Parsing Canada’s research tax credit boondoggle

This year, it’s estimated federal and provincial governments will spend some $4.7 billion on research tax credits to more than 20,000 companies, but not all of them ae doing legitimate research.

April 15, 2011   by TODD HIRSCH, senior economist, ATB Financial

In Keith Ross Leckie’s novel Coppermine, a phrase from Inuit culture poses a philosophical question. “Il-viunna-hugi-vit,” translated as, “Are you who you appear to be?”

It’s a question that could just as easily be asked of Canadian companies claiming to do research and development (R&D). In the balance hangs the future of the economy. Unless businesses dedicate more time, energy and money to research and development, Canada will fall behind.

So, Canadian businesses: are you who you appear to be?

This year, it’s estimated that the federal and provincial governments will spend some $4.7 billion on research tax credits to more than 20,000 companies. The Scientific Research and Experimental Development program is a financial carrot dangled under the noses of businesses, encouraging more productivity-enhancing research.


Although some companies appear to be doing a lot of research, appearances can be deceiving. According to some estimates, about a third of that foregone tax revenue is being spent on consultants cooking up legal ways to bilk the program without having to lift a finger doing legitimate research.

On the other hand, some sectors of the Canadian economy appear to be lagging on research activity but, in fact, are much more innovative than many companies claiming the research tax credits.

Canada’s oil and gas sector is a prime example. Many economists and policy think-tanks wag their fingers to shame the energy companies because their use of the tax credit is low. But as the Inuit question so wisely notes, things are not always as they seem.

The issue is the very narrow way research activity is measured. The federal government’s research tax credit system, as reported by Canada Revenue agency, is one way. But it’s certainly not the only way to do research.

The energy sector doesn’t operate much in a laboratory. Research is done on the fly. Try it this way. Try it that way. It’s a constant trial-and-error endeavour, not a formal experiment with a beginning and an end. It’s an evolution of trying different techniques until improvements are found. That means there is no price tag for laboratory research that can be submitted for the big, juicy tax credit.

A great example of this is horizontal drilling techniques, many of which were perfected in Alberta and are now being used around the world. It almost defines the word “innovation.” With horizontal drilling, much of the oil and gas previously abandoned in old fields can now be extracted economically.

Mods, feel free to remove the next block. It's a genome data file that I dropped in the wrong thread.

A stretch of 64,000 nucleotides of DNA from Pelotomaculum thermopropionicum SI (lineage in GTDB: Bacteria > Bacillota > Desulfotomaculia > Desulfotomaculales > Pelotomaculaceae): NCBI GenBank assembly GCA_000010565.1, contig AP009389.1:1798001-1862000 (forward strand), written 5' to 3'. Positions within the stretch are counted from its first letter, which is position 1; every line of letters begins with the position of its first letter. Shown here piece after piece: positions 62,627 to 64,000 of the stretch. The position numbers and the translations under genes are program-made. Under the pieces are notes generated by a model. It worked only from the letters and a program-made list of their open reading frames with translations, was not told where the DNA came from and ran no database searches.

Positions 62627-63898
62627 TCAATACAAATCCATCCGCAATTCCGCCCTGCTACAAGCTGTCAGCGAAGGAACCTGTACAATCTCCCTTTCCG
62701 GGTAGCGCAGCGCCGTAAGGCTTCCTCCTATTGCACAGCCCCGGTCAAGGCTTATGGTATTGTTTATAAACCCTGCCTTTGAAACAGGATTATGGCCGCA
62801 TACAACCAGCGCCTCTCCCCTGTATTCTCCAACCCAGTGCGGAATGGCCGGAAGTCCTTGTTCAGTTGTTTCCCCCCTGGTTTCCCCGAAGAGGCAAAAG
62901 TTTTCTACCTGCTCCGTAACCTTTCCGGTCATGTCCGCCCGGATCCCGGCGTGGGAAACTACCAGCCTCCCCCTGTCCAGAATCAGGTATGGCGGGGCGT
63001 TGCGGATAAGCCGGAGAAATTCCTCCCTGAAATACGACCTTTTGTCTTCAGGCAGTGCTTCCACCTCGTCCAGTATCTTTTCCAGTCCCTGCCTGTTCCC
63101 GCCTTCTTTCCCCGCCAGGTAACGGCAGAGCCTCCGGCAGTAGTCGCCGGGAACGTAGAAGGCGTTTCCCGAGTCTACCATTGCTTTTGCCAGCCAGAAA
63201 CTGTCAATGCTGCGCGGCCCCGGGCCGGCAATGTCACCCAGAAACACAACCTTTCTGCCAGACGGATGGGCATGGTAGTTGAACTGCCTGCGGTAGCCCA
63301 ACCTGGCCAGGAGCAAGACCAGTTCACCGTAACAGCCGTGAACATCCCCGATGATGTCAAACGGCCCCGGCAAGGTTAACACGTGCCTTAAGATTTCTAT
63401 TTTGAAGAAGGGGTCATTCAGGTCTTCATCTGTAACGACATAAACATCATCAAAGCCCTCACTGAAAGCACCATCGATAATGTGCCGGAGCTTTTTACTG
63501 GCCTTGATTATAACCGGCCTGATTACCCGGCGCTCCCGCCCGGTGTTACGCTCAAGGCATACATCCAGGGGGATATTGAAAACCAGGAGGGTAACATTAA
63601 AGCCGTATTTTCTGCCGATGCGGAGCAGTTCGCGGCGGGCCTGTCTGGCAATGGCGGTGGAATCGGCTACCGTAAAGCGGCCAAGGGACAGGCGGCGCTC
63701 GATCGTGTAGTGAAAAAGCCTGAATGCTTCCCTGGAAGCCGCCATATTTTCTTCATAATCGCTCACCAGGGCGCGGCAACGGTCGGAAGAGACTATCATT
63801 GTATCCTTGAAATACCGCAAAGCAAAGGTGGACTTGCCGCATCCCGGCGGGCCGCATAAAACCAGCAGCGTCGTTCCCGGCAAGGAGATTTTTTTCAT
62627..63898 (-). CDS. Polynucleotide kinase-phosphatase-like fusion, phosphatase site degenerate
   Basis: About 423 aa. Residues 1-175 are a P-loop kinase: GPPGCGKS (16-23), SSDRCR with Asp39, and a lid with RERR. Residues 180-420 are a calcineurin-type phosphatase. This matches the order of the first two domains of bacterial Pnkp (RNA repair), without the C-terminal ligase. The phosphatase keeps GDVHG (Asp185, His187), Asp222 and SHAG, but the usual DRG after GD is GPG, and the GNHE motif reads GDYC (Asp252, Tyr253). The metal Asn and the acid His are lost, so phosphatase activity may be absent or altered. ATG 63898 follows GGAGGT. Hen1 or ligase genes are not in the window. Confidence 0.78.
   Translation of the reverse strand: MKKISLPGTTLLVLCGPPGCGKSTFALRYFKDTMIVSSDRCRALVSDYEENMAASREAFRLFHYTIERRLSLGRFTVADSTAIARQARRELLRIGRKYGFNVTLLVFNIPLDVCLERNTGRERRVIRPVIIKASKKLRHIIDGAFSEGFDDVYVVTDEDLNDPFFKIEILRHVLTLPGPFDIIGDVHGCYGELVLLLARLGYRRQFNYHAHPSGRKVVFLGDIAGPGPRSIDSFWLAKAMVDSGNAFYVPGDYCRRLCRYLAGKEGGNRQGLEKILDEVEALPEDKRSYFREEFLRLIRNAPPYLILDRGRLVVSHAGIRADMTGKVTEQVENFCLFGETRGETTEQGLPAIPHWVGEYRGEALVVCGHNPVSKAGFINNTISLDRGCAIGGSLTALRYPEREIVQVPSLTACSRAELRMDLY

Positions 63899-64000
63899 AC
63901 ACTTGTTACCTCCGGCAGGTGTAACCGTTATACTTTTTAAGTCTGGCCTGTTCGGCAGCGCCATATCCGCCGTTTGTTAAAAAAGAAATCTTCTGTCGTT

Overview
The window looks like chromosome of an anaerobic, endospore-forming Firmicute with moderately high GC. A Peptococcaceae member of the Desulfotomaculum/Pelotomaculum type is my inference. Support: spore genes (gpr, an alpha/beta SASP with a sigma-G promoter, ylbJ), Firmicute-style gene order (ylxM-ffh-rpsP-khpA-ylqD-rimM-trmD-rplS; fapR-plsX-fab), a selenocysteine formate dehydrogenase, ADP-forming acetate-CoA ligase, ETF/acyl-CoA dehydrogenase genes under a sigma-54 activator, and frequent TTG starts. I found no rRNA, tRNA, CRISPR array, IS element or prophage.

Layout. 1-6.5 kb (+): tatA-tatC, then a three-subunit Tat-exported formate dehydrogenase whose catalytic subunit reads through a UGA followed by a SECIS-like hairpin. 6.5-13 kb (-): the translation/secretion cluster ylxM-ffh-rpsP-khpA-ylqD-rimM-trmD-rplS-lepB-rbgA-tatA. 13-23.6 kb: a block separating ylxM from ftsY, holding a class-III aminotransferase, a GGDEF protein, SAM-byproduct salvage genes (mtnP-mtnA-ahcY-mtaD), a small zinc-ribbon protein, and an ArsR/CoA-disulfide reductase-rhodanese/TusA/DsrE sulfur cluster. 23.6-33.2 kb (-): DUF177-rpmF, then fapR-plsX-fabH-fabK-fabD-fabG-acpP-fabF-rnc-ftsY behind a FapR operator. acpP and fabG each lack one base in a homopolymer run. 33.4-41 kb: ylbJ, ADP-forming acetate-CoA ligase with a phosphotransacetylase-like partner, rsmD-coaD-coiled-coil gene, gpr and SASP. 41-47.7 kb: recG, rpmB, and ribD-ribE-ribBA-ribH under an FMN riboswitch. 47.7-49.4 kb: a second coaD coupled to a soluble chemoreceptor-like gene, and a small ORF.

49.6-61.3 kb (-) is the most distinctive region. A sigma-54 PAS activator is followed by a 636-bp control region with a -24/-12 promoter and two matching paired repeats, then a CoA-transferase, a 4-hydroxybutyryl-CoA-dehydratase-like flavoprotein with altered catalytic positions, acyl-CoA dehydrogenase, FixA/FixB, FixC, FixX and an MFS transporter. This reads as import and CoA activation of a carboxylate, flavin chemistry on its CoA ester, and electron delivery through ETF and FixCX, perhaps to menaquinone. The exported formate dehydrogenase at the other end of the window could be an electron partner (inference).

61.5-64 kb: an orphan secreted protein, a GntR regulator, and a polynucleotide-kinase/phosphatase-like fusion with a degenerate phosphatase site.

Another example is the steam assisted gravity drainage (or SAGD) technique in the oil sands, which allows extraction of bitumen with a fraction of the environmental footprint of older techniques. These methods did not come about overnight, but rather were developed over time and largely without tax credits.

Cynics and critics of the energy sector would point out that oil and gas companies receive more than their fair share of other tax breaks, subsidies, and accelerated capital cost allowances. That is a different debate. The issue with the research tax credits is an important one because the implication is that Canada’s resource companies are Neanderthals not doing enough to improve their own productivity.

If anything, though, energy companies are leaders in research and innovation. Efficiency means just as much (if not more) for Canada’s oil and gas producers than it means for other companies. It’s constantly sink or swim.

Some Canadian companies are fraudulently claiming tax credits and are patted on the back for their research work. Other companies – many of them in resources – are constantly pushing the edges of innovation and research, but are demonized as research laggards because they don’t claim the tax credits.

When it comes to research, Canadian companies are not always what they appear to be. Maybe we should ask more questions before jumping to conclusions.

Todd Hirsch is senior economist with the Edmonton-based ATB Financial a business columnist with Calgary-based Troy Media.

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